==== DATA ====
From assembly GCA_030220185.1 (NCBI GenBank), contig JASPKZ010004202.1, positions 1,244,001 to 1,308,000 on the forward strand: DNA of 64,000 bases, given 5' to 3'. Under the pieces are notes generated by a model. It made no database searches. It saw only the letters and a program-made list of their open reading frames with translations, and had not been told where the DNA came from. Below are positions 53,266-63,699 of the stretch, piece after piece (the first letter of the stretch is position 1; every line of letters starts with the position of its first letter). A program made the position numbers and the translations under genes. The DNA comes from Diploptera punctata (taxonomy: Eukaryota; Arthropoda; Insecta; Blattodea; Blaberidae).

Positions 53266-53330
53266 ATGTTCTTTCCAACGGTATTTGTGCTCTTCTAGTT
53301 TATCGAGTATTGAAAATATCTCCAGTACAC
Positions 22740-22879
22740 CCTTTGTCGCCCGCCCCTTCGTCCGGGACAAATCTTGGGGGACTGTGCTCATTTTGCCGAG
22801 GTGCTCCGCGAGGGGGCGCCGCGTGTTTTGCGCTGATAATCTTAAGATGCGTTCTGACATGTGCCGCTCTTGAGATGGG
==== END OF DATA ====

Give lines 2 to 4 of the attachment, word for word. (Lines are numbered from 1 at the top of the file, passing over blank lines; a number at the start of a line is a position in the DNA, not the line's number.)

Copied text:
Positions 53266-53330
53266 ATGTTCTTTCCAACGGTATTTGTGCTCTTCTAGTT
53301 TATCGAGTATTGAAAATATCTCCAGTACAC